Less than three years ago, the long-anticipated contactless Dankort was rolled out to replace the traditional card that used PIN codes at a terminal. Transactions could be secured simply by waving the card in front of the payment terminal.
But now the IT firm Nets, which is behind the NemID log-in system, is looking to take it a step further.
Nets is currently testing the use of a finger-based payment system, in co-operation with the finger scanner producer Fingopay, in order to make transactions even easier in the future.
“It should be even simpler for people to pay in all situations. That’s the goal of Dankort and that’s the goal of what Nets is doing. We believe that this is one of the methods that can make things easier,” Jeppe Juhl-Andersen, the head of Nets’ Dankort area, told DR Nyheder.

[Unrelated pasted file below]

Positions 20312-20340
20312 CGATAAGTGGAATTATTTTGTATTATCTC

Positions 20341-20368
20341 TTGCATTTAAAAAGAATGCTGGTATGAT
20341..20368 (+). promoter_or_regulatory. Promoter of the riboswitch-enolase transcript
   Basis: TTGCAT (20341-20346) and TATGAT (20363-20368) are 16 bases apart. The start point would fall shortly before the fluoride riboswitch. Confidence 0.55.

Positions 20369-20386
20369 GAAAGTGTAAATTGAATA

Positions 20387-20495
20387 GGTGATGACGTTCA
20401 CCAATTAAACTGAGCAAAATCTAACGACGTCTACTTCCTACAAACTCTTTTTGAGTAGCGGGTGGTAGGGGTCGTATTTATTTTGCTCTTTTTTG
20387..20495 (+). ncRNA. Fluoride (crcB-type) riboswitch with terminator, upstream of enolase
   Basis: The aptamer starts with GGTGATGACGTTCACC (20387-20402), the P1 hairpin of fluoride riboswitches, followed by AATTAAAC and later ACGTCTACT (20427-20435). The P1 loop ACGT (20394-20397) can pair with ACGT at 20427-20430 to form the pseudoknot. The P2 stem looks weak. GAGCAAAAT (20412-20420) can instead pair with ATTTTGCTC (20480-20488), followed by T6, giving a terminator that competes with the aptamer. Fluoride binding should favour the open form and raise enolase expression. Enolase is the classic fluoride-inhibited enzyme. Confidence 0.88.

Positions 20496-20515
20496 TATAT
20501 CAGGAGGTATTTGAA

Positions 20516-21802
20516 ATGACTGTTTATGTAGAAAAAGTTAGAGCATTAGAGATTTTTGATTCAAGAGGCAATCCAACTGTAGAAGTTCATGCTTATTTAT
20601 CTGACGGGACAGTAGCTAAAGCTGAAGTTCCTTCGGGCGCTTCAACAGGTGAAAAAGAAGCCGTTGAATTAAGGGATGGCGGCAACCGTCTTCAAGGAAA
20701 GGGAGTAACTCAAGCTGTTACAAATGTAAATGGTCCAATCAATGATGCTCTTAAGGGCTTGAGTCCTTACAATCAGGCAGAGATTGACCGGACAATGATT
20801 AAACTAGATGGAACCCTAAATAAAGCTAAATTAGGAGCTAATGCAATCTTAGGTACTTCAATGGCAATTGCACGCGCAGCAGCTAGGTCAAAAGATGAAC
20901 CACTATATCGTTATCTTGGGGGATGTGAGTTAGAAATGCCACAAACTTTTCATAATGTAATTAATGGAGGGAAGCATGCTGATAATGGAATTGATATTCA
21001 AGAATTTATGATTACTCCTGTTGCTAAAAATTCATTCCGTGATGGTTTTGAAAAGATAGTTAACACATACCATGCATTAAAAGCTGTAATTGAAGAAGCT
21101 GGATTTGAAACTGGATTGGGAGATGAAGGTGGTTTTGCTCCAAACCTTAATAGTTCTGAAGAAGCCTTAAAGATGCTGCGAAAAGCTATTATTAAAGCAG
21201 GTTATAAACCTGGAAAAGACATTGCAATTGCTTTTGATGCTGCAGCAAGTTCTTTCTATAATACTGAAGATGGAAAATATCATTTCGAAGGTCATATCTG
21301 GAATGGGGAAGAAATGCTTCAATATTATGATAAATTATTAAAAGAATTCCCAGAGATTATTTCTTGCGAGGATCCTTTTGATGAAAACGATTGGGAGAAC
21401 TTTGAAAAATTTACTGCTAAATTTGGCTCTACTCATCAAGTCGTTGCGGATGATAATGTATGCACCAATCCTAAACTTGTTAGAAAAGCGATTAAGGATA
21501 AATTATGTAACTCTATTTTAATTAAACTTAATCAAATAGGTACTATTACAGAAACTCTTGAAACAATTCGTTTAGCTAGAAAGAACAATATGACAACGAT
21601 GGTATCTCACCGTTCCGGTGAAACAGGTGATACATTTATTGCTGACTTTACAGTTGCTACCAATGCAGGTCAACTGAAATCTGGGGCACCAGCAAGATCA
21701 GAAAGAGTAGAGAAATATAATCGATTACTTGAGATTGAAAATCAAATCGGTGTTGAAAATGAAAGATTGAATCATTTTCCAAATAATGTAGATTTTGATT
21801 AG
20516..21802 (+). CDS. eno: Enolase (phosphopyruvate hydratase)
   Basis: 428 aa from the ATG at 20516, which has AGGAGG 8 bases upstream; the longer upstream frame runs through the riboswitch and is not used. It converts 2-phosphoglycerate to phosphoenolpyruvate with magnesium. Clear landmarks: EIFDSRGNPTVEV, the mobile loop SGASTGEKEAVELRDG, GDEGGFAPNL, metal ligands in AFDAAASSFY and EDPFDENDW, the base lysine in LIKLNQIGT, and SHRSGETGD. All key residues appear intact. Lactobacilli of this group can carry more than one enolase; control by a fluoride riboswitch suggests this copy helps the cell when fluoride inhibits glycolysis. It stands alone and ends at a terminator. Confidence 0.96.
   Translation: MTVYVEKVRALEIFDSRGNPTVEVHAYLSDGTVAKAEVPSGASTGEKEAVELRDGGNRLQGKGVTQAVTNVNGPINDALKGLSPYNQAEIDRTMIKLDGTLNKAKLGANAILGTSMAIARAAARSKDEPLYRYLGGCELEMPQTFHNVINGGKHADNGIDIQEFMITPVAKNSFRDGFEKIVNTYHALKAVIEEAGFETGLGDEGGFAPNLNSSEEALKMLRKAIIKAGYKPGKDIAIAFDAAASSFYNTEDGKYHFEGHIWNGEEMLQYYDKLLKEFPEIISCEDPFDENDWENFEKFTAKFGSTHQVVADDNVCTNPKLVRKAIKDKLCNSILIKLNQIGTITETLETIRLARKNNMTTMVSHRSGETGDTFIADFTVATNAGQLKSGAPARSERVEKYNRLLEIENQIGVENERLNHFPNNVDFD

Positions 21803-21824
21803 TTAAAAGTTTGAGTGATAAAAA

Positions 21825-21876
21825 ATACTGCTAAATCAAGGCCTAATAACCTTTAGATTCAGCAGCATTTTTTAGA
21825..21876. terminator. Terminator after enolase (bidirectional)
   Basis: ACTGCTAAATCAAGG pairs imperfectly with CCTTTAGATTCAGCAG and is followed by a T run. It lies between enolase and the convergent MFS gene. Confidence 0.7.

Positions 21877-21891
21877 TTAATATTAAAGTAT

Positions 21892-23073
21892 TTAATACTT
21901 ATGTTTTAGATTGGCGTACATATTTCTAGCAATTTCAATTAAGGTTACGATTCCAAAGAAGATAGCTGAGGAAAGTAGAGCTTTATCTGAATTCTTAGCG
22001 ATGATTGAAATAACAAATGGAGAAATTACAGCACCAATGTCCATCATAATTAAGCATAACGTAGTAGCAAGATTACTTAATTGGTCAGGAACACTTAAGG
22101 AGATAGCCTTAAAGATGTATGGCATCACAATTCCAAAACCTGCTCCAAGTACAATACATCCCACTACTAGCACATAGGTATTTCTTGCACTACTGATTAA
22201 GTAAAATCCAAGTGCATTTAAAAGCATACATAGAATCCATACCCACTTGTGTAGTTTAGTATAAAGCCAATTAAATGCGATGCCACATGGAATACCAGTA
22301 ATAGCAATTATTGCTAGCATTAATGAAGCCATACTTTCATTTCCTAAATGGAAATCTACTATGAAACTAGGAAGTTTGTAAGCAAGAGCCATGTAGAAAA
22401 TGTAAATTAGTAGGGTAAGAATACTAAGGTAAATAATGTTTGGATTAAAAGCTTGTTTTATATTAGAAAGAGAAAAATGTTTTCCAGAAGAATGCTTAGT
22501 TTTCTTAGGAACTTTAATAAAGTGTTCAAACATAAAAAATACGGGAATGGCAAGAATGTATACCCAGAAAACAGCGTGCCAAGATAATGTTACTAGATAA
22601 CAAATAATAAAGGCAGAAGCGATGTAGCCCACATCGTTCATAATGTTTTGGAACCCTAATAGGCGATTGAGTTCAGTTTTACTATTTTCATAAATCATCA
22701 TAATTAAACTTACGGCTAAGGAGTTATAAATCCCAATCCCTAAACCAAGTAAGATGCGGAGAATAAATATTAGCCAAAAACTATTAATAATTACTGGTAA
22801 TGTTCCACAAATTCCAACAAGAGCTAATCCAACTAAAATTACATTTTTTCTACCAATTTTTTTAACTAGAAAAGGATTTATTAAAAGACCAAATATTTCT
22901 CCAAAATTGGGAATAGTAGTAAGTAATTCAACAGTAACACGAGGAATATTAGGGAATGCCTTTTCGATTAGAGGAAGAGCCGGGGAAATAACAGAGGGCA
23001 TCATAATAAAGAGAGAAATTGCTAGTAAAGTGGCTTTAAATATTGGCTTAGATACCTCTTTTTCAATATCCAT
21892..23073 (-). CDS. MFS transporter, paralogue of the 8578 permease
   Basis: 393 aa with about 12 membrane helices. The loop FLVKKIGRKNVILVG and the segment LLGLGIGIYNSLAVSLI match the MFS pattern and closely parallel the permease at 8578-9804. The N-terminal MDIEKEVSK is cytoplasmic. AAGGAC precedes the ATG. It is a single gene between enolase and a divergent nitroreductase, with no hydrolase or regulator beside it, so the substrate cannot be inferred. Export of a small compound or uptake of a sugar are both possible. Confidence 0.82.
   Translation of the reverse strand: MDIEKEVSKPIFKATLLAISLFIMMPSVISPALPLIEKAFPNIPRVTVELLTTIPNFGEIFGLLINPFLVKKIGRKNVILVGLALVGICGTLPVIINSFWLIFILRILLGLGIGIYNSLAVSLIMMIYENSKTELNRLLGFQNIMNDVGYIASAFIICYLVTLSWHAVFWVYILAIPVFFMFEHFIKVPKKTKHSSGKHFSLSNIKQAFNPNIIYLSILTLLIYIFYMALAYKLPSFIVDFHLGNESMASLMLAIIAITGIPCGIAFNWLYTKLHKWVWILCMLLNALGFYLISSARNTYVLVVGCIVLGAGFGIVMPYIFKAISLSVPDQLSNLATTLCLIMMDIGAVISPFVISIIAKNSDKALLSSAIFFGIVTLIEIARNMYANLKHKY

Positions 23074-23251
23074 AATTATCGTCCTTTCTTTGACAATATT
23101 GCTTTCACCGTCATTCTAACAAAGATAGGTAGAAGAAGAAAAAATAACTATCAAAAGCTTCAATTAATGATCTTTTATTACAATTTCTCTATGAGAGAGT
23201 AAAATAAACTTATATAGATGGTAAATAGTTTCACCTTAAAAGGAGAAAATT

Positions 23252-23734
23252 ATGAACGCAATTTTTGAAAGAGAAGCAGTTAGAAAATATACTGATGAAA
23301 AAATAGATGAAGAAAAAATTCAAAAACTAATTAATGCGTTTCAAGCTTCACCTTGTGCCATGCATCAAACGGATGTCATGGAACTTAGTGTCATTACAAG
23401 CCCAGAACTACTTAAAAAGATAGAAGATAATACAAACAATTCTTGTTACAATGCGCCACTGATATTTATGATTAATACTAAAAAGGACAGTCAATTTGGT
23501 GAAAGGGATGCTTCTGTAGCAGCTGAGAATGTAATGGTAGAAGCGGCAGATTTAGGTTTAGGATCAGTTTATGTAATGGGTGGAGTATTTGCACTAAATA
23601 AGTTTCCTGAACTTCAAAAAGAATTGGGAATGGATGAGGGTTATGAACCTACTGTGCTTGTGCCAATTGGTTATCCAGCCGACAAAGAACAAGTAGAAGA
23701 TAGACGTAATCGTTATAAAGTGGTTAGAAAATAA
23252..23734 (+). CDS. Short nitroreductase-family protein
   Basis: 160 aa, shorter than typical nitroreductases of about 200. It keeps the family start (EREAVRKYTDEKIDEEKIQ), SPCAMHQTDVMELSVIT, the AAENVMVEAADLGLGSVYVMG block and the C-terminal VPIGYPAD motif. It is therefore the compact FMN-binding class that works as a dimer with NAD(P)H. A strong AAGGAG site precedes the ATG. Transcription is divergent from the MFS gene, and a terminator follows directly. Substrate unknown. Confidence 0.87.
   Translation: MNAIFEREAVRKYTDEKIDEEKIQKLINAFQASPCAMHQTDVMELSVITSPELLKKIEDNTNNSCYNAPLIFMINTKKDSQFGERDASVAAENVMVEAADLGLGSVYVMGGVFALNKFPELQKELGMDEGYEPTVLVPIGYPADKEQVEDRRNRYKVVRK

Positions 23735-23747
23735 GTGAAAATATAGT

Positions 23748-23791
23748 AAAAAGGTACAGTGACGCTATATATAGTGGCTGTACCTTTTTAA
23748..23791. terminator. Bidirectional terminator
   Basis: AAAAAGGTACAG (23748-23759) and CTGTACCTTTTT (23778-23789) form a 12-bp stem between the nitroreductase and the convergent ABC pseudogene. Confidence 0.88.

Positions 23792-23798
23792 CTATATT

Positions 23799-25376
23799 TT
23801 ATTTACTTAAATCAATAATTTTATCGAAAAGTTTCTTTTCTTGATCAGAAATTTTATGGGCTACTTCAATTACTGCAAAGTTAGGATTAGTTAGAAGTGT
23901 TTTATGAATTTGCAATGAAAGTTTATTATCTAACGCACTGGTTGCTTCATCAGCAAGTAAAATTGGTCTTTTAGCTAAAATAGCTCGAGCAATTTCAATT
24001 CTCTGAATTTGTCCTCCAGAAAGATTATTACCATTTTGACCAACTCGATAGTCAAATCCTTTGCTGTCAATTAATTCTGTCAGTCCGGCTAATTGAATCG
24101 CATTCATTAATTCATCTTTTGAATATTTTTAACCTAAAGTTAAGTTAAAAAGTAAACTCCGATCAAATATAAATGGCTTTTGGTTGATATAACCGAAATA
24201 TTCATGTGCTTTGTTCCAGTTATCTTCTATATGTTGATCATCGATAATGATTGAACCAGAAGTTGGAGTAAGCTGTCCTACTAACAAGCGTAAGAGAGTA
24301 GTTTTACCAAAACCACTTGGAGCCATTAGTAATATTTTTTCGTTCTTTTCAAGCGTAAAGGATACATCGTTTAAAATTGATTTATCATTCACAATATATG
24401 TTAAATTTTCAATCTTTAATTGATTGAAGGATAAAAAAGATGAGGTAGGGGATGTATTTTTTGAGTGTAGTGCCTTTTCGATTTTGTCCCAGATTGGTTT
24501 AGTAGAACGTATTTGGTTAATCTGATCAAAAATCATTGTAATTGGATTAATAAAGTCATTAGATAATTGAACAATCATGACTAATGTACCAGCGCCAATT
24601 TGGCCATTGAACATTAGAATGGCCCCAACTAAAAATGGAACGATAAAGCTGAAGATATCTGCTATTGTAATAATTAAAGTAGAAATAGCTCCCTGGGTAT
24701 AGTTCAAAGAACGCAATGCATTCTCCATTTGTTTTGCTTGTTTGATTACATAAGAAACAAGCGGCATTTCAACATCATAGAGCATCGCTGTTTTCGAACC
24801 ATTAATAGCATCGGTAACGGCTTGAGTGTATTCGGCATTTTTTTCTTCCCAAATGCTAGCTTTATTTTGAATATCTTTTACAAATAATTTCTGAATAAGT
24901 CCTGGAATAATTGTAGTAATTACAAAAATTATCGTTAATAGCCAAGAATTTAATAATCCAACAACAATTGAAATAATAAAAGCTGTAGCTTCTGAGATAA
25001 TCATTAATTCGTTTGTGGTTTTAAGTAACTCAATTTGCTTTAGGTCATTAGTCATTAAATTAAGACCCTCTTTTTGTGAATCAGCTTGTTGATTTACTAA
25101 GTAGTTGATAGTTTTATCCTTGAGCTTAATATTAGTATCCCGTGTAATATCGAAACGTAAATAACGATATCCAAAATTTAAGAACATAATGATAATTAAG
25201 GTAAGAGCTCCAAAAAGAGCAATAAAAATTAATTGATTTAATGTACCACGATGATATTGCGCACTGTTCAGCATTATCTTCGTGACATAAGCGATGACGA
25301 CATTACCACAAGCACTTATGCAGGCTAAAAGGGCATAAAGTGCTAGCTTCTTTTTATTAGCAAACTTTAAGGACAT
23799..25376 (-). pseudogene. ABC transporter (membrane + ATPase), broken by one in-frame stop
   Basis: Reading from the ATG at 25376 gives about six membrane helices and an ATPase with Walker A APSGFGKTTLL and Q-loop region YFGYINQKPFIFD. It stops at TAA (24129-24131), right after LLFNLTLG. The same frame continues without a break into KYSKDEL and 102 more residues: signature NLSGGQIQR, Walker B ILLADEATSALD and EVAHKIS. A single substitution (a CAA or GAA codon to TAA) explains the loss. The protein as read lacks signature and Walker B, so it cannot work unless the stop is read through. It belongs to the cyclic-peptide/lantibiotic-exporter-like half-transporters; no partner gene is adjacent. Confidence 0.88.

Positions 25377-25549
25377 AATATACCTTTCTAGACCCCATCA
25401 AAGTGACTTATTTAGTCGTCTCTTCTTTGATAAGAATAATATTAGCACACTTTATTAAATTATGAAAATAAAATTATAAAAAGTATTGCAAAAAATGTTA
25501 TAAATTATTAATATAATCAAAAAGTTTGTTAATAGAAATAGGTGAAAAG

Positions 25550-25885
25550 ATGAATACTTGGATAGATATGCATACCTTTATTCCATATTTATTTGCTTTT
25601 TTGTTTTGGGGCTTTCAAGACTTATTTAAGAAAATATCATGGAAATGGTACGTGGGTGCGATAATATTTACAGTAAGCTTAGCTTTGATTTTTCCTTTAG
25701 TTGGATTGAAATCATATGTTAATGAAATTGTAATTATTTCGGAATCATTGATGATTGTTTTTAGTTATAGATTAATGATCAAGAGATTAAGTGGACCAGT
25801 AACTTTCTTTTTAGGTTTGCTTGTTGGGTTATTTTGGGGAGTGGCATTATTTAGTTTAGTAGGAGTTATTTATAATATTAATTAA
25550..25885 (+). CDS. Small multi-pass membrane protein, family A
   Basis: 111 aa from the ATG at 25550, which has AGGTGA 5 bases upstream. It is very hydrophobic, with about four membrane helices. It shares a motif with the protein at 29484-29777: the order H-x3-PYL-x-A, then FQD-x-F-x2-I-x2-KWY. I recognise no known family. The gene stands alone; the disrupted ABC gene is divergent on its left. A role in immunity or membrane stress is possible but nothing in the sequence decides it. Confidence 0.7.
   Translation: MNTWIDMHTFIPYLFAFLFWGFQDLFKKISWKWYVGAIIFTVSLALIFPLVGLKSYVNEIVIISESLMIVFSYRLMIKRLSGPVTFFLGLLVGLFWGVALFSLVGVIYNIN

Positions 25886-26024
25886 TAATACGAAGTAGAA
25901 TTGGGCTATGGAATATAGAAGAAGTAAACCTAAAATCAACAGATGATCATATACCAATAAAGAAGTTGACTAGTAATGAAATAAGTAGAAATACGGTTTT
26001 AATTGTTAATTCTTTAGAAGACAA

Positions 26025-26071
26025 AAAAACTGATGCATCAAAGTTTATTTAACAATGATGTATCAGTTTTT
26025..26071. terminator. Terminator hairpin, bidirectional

“Security is extremely high. Sometime we see Dankort being abused due to a sussed-out PIN code, but that won’t happen with the finger. Security is tops.”
The new payment system, which functions as a form of biometrics, is currently being tested in the canteen at Copenhagen Business School (CBS).
Payment occurs via a scanning of the unique veins of the finger. It is the first step towards embracing new technology that will later be expanded nationwide.
“When we’ve gleaned our experiences here, we will look at where else we could use it. It’s not right around the corner, but if consumers think it’s super easy, one could imagine it in other situations,” said Juhl-Andersen.
The Danes seem to be rather adept at embracing new technology. The contact-less Dankort cards arrived on the scene in August of 2015 and, according to a Nets press release earlier this month, they already account for 50 percent of all shop transactions.